Home > India vs US, journalism, media misogyny > More Indian media stupidity

More Indian media stupidity

If you read this post, you’ll know what exactly I think of the Indian media. They’re as vapid and inaccurate as any media anywhere, but have historically been far less deliberately bigoted. Unlike say, in the US or in UK, there has never been in the Indian media, any history of intellectual rigor, any pride of work, or any institutionalized checks and balances.

Today, I read this: BJP’s Sarah Palin in the same newspaper that had a fantastic marketing campaign about ‘people’s voices’ at launch time, back in June 2005. I’m not sure I have the time or the inclination today to do a sentence-by-sentence rebuttal, but just two points that stick out:

  1. Right off the bat, Aarthi Jerath, in the great tradition of wannabe-ness that no amount of economic development can erase from a certain segment of India’s population, says: “We may not have found our Obama yet, but it looks like we’ve got a Sarah Palin equivalent all right.” In India, the equivalent of an Obama would be a smooth-talking, corrupt, lying, misogynistic minority candidate – Muslim or Dalit – who wins elections. Ms. Jerath, help me understand, what politician types do we have in India BUT Obama?
  2. Then, again in the first paragraph, “The BJP’s Sarah Palin is its chief ministerial candidate for Delhi, Vijay Kumar Malhotra. He’s become the butt of ridicule and criticism in party circles as the going gets tough in an election the BJP should have won with ease”. So is she saying the Republicans should’ve won this election with ease? Ha. Was this lovely reporter asleep during the last eight years? This was a year in the USA where a rock as a Democratic candidate would’ve won the elections, forget a rock star.

There’re many more obvious gaffes and examples of severe intellectual dishonesty, but well. “There is nothing so ridiculous but some journalist has said it”, with apologies to the Roman orator.

Update: There is hope, yet, for the media, but from the outside: http://sidshome1.blogspot.com/2008/11/p-sainath-and-farmers-suicides-in-india.html
I’m grateful for the rare, rare combination of a polite and sensitive tone, a fact-based disagreement, and plenty of citations and links in that post. On he goes onto my feed reader. Now for a couple of quibbles of my own:

  • P.Sainath talks, and talks, and talks, about farmer suicides. Weirdly, almost all of the suicides he cites are those of male farmers. Do women famers not exist? Do they not commit suicide or not in as many numbers as the men do (hard to believe, as suicide rates among women overall are higher than that for men)? Do the women farmer’s deaths not get tabulated/accounted for? Is only the suicide of the Male Head of Household important or critical to Sainath’s argument that indebtedness ==> depression ==> suicide: what about the debt-depression related suicides of the women who depend upon such men – the daughter who cannot go to school and/or get married?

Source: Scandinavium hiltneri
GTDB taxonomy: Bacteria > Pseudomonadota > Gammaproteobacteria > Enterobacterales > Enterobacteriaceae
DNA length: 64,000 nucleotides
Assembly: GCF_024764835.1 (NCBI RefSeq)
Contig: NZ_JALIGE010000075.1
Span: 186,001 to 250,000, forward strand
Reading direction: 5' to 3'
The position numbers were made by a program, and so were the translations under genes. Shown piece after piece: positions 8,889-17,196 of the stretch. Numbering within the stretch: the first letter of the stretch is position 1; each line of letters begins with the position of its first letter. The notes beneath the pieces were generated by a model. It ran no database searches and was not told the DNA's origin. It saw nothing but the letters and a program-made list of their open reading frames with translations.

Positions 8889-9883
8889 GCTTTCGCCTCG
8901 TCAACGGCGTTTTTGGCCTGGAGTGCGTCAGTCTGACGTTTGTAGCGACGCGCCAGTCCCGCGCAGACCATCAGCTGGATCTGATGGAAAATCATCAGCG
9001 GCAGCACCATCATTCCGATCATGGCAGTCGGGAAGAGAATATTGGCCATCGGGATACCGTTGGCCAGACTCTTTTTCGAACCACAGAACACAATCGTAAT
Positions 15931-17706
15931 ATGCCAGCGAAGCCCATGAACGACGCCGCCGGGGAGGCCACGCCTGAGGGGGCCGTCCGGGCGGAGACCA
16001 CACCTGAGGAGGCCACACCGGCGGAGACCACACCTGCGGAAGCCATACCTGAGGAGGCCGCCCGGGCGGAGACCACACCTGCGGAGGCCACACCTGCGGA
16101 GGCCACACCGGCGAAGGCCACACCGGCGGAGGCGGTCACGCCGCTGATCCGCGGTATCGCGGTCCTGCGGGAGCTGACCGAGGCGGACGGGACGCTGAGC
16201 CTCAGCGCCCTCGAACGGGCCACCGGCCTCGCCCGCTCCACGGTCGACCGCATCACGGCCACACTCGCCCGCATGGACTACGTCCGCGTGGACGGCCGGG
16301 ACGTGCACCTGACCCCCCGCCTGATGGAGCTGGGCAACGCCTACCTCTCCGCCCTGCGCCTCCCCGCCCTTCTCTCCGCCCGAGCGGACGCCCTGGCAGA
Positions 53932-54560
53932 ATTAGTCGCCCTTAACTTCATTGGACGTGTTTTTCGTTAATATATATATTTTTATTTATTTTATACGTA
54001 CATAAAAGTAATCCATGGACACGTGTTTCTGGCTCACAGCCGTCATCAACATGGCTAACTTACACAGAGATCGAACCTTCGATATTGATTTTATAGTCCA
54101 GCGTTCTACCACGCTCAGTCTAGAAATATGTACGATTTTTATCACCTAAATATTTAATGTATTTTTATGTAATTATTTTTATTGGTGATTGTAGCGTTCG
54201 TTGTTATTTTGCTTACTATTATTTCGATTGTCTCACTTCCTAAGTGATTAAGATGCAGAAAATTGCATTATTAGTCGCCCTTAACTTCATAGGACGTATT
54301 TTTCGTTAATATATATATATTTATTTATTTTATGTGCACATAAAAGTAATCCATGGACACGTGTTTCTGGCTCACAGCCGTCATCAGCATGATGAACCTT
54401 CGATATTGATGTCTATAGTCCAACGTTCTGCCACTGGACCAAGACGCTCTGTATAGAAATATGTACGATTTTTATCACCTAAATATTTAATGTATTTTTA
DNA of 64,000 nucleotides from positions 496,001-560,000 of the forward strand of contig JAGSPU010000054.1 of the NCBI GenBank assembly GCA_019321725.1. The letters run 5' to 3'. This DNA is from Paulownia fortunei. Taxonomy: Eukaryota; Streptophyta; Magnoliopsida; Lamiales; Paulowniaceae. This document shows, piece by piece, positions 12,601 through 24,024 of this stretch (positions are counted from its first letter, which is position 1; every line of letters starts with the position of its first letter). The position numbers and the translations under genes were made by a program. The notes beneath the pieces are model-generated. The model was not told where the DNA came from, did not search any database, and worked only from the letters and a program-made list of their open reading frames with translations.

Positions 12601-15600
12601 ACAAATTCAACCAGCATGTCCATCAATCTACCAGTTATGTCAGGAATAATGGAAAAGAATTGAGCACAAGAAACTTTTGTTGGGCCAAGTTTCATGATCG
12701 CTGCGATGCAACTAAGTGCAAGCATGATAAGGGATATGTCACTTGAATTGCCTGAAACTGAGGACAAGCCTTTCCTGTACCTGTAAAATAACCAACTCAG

• Of all the solutions recommended to the agriculture output crisis, neither Sid nor Sainath really talk about gender change improving agricultural sector, specifically about inheritance laws, dowry laws, dowry practices, the education of women, reducing crime against women, improving child mortality rates, etc. Sid briefly touches upon it when he says “To me, factors like poor farm productivity, medical problems, social pressure to spend lavishly on a daughter’s wedding, etc., seem to be at least as important as debt – if not more so – in driving people to suicide.”
  • The big difference is that the industrial sector to a large extent, and the service sector to a much larger extent, have both succeeded in leveraging the people of the country in a much more diverse and broad-based way, than the agricultural sector has. Women are definitely a greater % of the workforce in services, and maybe in manufacturing (I need to check & confirm), than they are in agriculture. Again, not only is the imbalanced social situation leading to homan despair, even the productivity of the sector suffers. The large elephant in the room is the the criminal waste of the horsepower, the brainpower and the productivity of half the population of rural India.
  • Sid mentions some other statistics that may compete to be “the worst humanitarian crises facing India”. There is no mention there of these statistics: (A) every sixth girl child’s death is due to gender discrimination, (B) 1 out of 4 girls is sexually abused before the age of 4, (C) 25% of the victims of commercial sexual exploitation in India are below 18 years of age. Like Echidne writes in “Planet of the Guys” here, “gender” seems to be something only women have and [..] all gender-related problems appear to be women’s problems. The “invisibility of women as human beings” seems to be all-pervasive, including, and sometimes especially, the logical, smart people that I like to read.

Separately, on the same CRY site, I also spotted this: “About 80% of child labour is engaged in agricultural work”. That is probably the most telling statistic of how the economics of the whole sector are so, so fucked-up.

  1. Siddhartha Shome
    November 25, 2008 at 8:36 pm

    Arrived here courtesy the “links to this post” on my blog-post on Sainath and farmers’ suicides in India. Thanks for linking to my article. It looks like you are interested in women’s issues. You may be interested in Madhu Kishwar’s writings. I have found her to be one of the most perceptive writers on women’s issues in India. See my blog post about her here.

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